Put your phone away and really enjoy some quality time with your nearest and dearest. If you can’t meet in person, call or Skype / Facetime. It does us good to connect with others and helps us to keep a better work-life balance. Isolating yourself when you’re feeling stressed only makes things worse. Chatting and laughing with loved ones will naturally reduce stress, improve your mood, promote a sense of calm and help you to avoid overwhelm / burn out.

Have a good laugh

If you don’t have friends / family that are good for laughing with, find a funny TV show, comedy film, cartoon, favourite comedian, or follow funny people on social media. Carpool Karaoke on YouTube is my go-to place for a good belly laugh! Laughing releases physical tension and stress. It’s also been proven to boost the immune system, improving your resistance to disease. Laughter really is the best medicine!

Find your tribe

Join others who know what it’s like to be an ESL/EFL teacher, either through a teachers’ organisation, online community or a weekly catch-up coffee with your colleagues. Avoid getting caught up with gossipers and complainers though! Find uplifting people, where everyone is treated with kindness and respect – and good humour – and where you can ask for help if you need it.

Treat yourself to some pampering

Pampering treats are not always affordable on a teacher’s salary, but you can do many of them yourself at home: facial, pedicure / manicure, hair treatment, head massage, foot massage, hot bubble bath, breakfast in bed, read a book, listen to music, take a nap, treat yourself to some flowers / body cream / new makeup / shoes. Whatever will make you smile and feel special!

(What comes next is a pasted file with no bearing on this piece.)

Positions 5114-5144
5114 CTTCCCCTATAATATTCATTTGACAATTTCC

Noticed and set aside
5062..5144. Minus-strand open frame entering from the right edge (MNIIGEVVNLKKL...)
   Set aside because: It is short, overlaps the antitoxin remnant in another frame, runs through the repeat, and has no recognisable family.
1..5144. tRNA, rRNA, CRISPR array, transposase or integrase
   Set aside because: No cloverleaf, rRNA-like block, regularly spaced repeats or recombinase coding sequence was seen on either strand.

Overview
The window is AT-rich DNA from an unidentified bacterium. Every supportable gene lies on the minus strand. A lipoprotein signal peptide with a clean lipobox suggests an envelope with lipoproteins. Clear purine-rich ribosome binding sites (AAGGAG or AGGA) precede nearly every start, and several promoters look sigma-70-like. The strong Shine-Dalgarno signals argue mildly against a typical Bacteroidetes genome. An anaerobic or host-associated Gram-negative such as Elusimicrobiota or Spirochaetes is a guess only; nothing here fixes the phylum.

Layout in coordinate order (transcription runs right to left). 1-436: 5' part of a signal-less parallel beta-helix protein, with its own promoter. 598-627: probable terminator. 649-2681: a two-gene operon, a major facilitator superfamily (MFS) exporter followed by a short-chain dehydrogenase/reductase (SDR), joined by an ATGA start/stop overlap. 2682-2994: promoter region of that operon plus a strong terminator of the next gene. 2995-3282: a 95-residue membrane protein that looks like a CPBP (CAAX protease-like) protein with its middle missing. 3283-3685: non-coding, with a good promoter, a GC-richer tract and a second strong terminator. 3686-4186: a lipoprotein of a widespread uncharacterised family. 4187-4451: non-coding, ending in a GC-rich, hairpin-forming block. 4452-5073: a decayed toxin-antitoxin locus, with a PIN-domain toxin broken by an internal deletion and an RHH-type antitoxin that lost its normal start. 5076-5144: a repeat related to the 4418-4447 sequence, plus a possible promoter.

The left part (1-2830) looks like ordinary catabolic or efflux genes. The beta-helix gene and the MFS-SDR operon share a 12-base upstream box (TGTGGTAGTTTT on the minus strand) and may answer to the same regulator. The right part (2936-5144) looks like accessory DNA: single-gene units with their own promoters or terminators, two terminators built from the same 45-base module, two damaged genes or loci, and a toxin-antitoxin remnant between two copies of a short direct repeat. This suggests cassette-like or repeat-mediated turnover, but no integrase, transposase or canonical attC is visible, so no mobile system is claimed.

Treat yourself to some weekly pampering – because you’re worth it.

The start of a brand new year is a great time to set new goals and incorporate new, healthier routines / rituals. Small steps is all it takes and over time these will become part of your natural, daily habits. It’s important that we take time to rest and recharge, so we’re able to be the very best version of ourselves.

“Self-care is giving the world the best of you, instead of what’s left of you.”       Katie Reed


By choosing two or three tips that resonate with you, that you know you’ll enjoy, you’ll begin to find / maintain that sparkle, drive and passion – so you can turn up every day and teach outstanding lessons. Book them into your diary NOW and keep that time and space precious – don’t allow anything else to take priority over your own well-being. At the end of each month, take a little time to review how these are working for you and make any tweaks necessary. Happy 2020!

What top tips would you recommend to inspire self-care for ESL/EFL teachers? What’s your favourite way to switch off, unwind and recharge yourself?